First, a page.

Making a packed lunch for your toddler, whether for nursery or just a day out should be fun! We all want to make sure that packed lunches are healthy, but also that they’re going to be eaten! We have some great advice from the experts at the Infant and Toddler Forum on how to make a delicious, but healthy packed lunch, not just today, but tomorrow, next week and for the months to come!!
A well planned menu will help you to provide meals and snacks with foods from all the food groups, no matter how busy you are. Making lunches and snacks for your toddler to take to pre-school or nursery is always easier if you plan in advance. And it should help to make budgeting and shopping for food more efficient, and help you plan time for cooking and preparing food.
The Infant and Toddler Forum offers some tips for making your meal plan:
- Make a list of meals and snacks and/or stock up on nutritious foods so that you can put together a meal in minutes
- Save money by just buying the foods for nutritious meals and snacks in your menu plan, not impulse buying
- Involve your toddler in planning, shopping and preparing food
- Cold meals can be just as nutritious as hot meals
- Always include a drink – water is a good choice
- Base the packed lunch on a starchy food to give your toddler an energy boost from the carbs. This can be any type of bread or instead you could use crackers, crispbread, bread sticks or a pasta, rice or potato salad instead.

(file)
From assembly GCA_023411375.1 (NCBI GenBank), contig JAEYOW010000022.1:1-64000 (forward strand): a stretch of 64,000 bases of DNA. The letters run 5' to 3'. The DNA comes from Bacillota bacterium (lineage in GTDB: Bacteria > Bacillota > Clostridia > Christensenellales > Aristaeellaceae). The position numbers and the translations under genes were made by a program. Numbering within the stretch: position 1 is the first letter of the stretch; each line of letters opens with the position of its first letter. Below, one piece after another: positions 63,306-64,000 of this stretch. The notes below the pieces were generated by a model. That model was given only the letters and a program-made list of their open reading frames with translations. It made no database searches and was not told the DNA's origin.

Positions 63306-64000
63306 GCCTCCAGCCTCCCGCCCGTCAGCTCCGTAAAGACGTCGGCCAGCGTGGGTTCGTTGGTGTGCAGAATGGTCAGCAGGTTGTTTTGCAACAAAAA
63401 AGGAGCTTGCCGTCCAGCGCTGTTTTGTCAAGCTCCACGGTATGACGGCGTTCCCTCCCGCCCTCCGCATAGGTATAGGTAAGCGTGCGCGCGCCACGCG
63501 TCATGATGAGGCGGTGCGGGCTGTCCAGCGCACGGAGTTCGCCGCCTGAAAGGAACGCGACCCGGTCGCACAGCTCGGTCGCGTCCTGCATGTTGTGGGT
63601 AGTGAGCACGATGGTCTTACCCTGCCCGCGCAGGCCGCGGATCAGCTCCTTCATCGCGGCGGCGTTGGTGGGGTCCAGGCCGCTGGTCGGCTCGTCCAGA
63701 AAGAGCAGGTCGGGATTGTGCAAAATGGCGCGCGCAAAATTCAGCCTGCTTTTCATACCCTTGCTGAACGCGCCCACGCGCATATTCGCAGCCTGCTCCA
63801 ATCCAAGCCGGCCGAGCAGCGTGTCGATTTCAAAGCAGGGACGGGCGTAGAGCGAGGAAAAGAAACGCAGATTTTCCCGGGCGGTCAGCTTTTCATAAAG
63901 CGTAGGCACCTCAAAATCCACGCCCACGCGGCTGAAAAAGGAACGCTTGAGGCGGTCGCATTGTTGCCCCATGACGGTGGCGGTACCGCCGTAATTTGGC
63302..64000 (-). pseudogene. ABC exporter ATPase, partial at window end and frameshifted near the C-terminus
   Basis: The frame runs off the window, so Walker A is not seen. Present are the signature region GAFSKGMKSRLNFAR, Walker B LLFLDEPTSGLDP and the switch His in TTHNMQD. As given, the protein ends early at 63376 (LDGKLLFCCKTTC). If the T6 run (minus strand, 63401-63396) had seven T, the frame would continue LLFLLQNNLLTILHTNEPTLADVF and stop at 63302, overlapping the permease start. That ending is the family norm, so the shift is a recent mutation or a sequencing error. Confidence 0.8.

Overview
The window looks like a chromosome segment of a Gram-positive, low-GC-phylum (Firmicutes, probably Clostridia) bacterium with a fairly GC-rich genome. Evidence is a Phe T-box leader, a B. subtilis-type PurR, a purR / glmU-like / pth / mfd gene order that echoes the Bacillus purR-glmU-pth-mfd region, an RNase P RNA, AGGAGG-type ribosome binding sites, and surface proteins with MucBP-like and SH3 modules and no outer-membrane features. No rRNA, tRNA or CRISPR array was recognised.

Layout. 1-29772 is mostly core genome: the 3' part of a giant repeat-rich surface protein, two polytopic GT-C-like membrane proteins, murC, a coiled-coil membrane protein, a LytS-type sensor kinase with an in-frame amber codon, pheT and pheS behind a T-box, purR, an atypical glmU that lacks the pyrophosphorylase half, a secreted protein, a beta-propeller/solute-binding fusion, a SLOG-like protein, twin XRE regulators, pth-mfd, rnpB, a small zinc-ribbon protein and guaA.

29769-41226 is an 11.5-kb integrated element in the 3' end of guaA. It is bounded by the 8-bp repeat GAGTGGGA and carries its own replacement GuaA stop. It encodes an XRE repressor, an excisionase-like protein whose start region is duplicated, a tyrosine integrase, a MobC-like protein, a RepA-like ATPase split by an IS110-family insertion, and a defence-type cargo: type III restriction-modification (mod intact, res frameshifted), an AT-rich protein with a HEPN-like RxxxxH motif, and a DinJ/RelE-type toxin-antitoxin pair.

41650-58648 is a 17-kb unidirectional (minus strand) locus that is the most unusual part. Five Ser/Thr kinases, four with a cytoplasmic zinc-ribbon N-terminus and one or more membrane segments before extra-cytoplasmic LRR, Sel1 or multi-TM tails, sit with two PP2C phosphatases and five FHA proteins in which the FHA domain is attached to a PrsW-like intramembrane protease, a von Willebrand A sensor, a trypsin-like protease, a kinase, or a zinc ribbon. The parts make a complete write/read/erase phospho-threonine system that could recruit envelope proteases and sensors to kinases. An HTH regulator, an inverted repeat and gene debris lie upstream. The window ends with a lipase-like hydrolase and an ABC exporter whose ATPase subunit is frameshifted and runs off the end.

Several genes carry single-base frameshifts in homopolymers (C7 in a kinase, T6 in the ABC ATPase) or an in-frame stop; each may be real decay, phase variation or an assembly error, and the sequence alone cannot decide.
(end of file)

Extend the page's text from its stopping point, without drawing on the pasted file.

- Choose meat, fish, eggs or pulses as a sandwich filling or to add to a salad. These foods provide the best source of iron for toddlers. They also provide other nutrients.
- Nuts are also a good source of iron and protein but most nurseries and schools do not allow these on the premises due to the risk of a toddler having an allergic response to them.
- Add some vegetables sticks and some cut up pieces of fruit
- Including milk, cheese or yogurt is good for a source of calcium for strong bones and teeth. You can add this in the lunch box unless your toddler has a lot of these foods at home. You could include milk as a drink; or a yogurt or custard or another milk pudding as a dessert; or some cubes of cheese.
- Toddlers do not need confectionery, chocolate or cereal bars or crisps so do not include these.
- Once a day a small piece of cake, biscuit or pudding is acceptable for a toddler so you can choose to give this in the packed lunch or at home with the evening meal.
- For guidance on the right size portion for your toddler, visit the ITF’s helpful resource on Portion Sizes
Prepare and pack the food the way your toddler prefers
Some toddlers are happy to eat sandwiches, rolls or pitta bread with a filling. Those less keen on bread may prefer a little pot of rice, pasta or potato salad with vegetables and meat/fish/eggs/pulses mixed in. However some toddlers do not like foods mixed together in that way and prefer all their foods kept separate. They might prefer plain bread, crackers or cooked pasta pieces in one compartment, some vegetables sticks in another, pieces of cold meat, falafel or boiled egg in yet another compartment and finally fruit pieces wrapped to keep them separate as well.